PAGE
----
Hope you’ve all been enjoying the book reviews! If you and your kids have been reading this summer, getting back into the school groove should be no problem. In case you need a few more books to get you through your Labor Day weekend, here are Foundling friend, Celia McGee’s latest picks!
Ages 12 and up
A Moment Comes, by Jennifer Bradbury. Atheneum/Simon & Schuster.
Drawing new borders on a map is one thing. The human consequences are another. As in multiple distant places under European occupation, India’s imminent independence brought with it the Partition of 1947, declaring a homeland for Sikhs and Hindus in the western part, called India, and a new country for Muslims, Pakistan,.to the east. Formerly peaceful neighbors turned against each other, murderous riots along religious lines erupted. Amidst the turmoil, one of the British cartographers faced with the daunting task of border-making is a Oxford educated man named Darnsley, and into his household in Jalandhar–joining his social-climbing wife and sexually restless daughter–come two new servants, handsome Tariq, a Muslim with aspirations to Oxford, and Anupreet, a beautiful Sikh girl with a vivid, mysterious scar down her face. While Mrs. Darnsley schemes to meet Lady Mountbatten, wife to the Viceroy of India, byzantine tensions, crushes, difficult decisions, jealousies and resentments surface among Margaret, Anupreet, and Tariq, who is also under pressure to join a shady Muslim gang. Jennifer Bradbury draws a roiling yet exquisite picture of both populations and individuals under siege. When Margaret, Tariq and Anupreet finally band together in a daring plan, their bravery is remarkable, and a battle cry for a better, more understanding future.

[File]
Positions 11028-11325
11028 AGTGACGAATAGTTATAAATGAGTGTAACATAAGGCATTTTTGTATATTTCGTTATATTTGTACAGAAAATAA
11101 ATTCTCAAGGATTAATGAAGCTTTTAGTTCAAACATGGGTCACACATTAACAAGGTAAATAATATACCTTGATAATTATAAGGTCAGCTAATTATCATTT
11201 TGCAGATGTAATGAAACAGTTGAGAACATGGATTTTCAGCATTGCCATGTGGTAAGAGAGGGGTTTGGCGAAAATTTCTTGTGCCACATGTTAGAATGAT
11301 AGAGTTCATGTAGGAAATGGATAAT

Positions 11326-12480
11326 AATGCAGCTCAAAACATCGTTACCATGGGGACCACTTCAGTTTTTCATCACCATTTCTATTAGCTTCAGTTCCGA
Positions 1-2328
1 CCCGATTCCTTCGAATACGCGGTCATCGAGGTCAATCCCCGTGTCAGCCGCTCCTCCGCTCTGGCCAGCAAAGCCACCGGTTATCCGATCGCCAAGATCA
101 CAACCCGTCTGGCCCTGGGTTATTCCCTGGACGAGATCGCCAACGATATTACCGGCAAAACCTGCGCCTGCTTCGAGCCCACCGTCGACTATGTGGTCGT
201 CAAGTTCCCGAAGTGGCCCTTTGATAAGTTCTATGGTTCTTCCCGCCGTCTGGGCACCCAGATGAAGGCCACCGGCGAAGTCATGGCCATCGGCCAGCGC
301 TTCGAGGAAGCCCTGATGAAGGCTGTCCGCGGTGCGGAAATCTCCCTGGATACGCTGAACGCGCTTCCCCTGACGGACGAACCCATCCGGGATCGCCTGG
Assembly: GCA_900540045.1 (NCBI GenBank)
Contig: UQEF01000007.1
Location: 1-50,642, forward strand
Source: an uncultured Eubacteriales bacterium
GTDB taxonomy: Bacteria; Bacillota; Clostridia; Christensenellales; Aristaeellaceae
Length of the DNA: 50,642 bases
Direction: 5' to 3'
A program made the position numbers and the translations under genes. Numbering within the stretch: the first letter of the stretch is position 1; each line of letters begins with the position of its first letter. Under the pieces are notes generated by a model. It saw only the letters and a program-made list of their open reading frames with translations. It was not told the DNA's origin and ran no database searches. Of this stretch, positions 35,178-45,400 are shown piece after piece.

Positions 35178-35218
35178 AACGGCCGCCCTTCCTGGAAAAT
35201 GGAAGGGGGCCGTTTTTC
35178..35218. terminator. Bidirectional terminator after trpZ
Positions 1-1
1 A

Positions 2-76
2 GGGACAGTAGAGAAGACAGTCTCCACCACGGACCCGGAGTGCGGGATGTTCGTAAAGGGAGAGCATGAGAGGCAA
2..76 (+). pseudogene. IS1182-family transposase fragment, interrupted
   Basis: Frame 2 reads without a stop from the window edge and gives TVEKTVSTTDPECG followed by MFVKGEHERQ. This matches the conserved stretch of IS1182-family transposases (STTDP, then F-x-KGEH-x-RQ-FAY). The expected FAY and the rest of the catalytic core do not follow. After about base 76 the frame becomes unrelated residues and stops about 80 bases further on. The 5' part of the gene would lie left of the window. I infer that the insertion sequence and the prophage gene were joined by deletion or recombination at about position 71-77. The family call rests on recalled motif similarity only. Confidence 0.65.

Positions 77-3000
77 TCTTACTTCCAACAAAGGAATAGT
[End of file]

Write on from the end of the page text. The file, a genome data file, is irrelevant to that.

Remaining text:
Ages 10 – 14
The Neptune Project, by Polly Holyoke. Disney/Hyperion
“Some say the world will end in fire/Some say in ice,” wrote Robert Frost in one of his most famous poems. In Polly Holyoke’s tense, thrilling The Neptune Project, global warming has definitely wreaked havoc with the future, and the totalitarian government of the “Western Collective” patrols the shores and fishing villages of Pacific California using punitive Marine Guard. The teenage Nere and her friends have grown up by the ocean, but not until her already weak eyes and lungs threaten to give out does her mother, a scientist, reveal that a select number of children were genetically altered at birth to one day live underwater rather than on land, “the best way for humankind to survive.” Under her mother’s guidance, Nere, who already communicates telepathically with dolphins, goes through “the transformation” that enables her to make her home in the ocean—but soon has to watch as her beloved mother is slaughtered.. Holyoke pulls no punches where death, violence and the threat of betrayal are concerned. Nere finds a group of her own, new kind. While they cavort with the dolphins and “telepath” amongst themselves, lethal sea creatures can attack, the Guard is after them, and the “better world” Nere’s father and others are trying to build in a secret location is still many leagues and dangers away. Within Nere’ gang of mutated youngsters, the mix of tough and tender, boy and girl, innocent and corrupted creates a web of romantic attractions and loyalties. Holyoke cross pollinates science fiction with the familiar experiences of being young and in love, a leader or an outcast, a true soul or a lost one.